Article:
Day Three – Thursday 1st August 2019
|1:50||Matchbook Stakes||Handicap (class 2)||1m 1f 197y|
|2:25||Lillie Langtry Stakes||Group 2||1m 6f|
|3:00||Richmond Stakes||Group 2||6f|
|3:35||Nassau Stakes||Group 1||1m 2f|
|4:10||Telegraph Nursery||Handicap (class 2)||7f|
|4:45||EBF Maiden Stakes||Handicap – Plus 10||7f|
|5:20||Tatler Stakes||Handicap (class 3)||5f|
Day three used to be a middling day until the Nassau Stakes group one race was move to the Thursday to jazz up the card.
The day starts with a gentle class 2 handicap for 3yo’s over 1 mile 2 furlongs followed by the group 3 Lillie Langtry Stakes run on the 1m 6f course for 3yo+ fillies and mares. The race is fairly new, first run in 2003 and named after the actress. It was upgraded to a group 2 race for 2018 and offers around £170k for the winner
The first big race of the day is next with the group 2 Richmond Stakes, this £200k+ prize pool sprint over 6 furlongs is open to two-year-old colts and geldings. The race is named after the Duke of Richmond and was established in 1877.
Now it’s time for the group one Nassau Stakes. The race is named after the The House of Orange-Nassau, a royal Dutch house that goes back to times before William of Orange. This is also one of the oldest races at Goodwood dating back to 1840. The race distance is almost 1 mile and 2 furlongs and the prize fund is in excess of £600,000 with around £350k for the winner.
The day is finished off with three handicaps starting with two back-to-back 7 furlong races for juveniles and finished off with a 5 furlong sprint for 3-year-olds.
Day Four – Friday 2nd August 2019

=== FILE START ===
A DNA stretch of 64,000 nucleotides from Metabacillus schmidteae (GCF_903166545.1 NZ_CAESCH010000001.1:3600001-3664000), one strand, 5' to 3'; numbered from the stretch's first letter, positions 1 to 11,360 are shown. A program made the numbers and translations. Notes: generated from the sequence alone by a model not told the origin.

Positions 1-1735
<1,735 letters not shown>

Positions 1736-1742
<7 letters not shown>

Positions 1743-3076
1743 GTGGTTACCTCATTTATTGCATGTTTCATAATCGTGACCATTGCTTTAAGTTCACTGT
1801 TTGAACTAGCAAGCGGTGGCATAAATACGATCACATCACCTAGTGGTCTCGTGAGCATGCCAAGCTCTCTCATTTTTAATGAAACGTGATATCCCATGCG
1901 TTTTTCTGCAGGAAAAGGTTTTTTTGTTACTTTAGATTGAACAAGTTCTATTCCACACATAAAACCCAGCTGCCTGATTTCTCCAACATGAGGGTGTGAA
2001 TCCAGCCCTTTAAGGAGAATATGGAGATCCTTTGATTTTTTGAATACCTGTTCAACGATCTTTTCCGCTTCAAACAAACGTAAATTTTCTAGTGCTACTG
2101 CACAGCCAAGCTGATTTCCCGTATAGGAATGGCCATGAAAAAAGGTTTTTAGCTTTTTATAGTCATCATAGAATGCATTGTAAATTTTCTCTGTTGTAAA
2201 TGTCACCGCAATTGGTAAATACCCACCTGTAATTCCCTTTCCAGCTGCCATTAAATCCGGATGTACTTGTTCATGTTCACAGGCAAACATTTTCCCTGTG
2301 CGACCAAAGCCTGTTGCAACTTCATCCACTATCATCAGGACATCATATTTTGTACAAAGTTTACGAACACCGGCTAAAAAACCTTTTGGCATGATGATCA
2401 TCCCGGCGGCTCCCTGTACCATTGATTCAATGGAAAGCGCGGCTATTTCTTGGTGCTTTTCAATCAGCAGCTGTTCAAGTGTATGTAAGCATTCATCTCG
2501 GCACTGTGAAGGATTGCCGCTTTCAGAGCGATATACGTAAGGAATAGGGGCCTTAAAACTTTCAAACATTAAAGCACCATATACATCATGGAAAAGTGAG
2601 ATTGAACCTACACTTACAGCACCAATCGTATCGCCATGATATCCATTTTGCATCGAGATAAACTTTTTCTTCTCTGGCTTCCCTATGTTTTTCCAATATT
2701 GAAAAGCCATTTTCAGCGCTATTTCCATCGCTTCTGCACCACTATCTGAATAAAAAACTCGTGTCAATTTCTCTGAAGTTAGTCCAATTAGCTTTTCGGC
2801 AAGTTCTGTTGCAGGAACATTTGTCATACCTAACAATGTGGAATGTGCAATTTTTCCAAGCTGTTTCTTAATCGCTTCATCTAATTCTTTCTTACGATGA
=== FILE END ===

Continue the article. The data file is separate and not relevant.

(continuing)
|1:50||Glorious Stakes||Group 3||1m 3f 218y|
|2:25||Thoroughbred Stakes||Group 3||1m|
|3:00||Golden Mile||Heritage Handicap||1m|
|3:35||King George Stakes||Group 2||5f|
|4:10||Nursery Handicap||Handicap (class 2)||6f|
|4:40||Oak Tree Stakes||Group 3||7f|
|5:15||Harroways Stakes||Handicap (class 3)||1m 3f 44y|
By day four the festival is in full swing with an impressive four group races for spectators to enjoy in the sun. The day gets going with the group 3 Glorious Stakes, another middle distance 1 mile 4 furlong race on the Gratwicke Course for 4yo and older horses. The race goes back to 1979 with around £100,000 on offer.
Next it’s the Thoroughbred Stakes, another group three 1-mile race that goes back to 1993, Frankie Dettori wont his on 5 occasions between 1995 and 2012.
Sandwiched in the middle of the group races is the Golden Mile, a one-mile class 2 handicap with the largest prize fund for a race of this type £150,000.
It’s back to the group two’s next with the race of the day, the King George Stakes, this 5f sprint is open to 3yo’s and carries a £300,000 purse with over £170,000 for the winner. The race was established in 1911 to commemorate the coronation of King George V. Lester Piggott is the leading jockey winning the race on 9 occasions on 8 different horses.
A 6f class 2 handicap for juveniles goes off before the final group three race, the Oak Tree Stakes. This 7 furlong run for fillies and mares over three was first hosted in 1980 to commemorate the opening of a new grandstand for Queen Elizabeth II. The day ends with the only race of the week to be held over one mile and 3 furlongs, a class 3 handicap for 3-years+ horses.
Day Five – Saturday 3rd August 2019
|1:50||Stewards Sprint Stakes||Handicap (class 2)||6f|
|2:25||Summer Handicap||Handicap (class 2)||1m 6f|
|3:00||Gordon Stakes||Group 3
||1m 3f 218y|
|3:40||Stewards’ Cup||Heritage Handicap||6f|
|4:15||EBF Maiden Stakes||Handicap – Plus 10||7f|
|4:50||Qatar Stakes||Handicap (class 2)||7f|
|5:25||Apprentice Stakes||Handicap (class 3)||1m 1f 11y|
The final day at Glorious Goodwood has lost the group one Nassau Stakes (to day 3) but that has done nothing to dampen the atmosphere, this is Goodwood afterall, donkeys could run and they would still cheer.
The fifth day is a day of handicaps, and this is great for those punters looking to back a few outsiders each-way. First up is a quick handicap Stewards’ Sprint over 6 furlongs, this acts as a consolation race for those that didn’t qualify for the Stewards’ Cup later on.
Race 2, the Summer Handicap, is also a handicap but this time over twice the distance, 1 mile and 6 furlongs, followed by the Gordon Stakes, a group 3 race for 3yo’s on the 1 mile 4 furlong “Gratwicke Course”.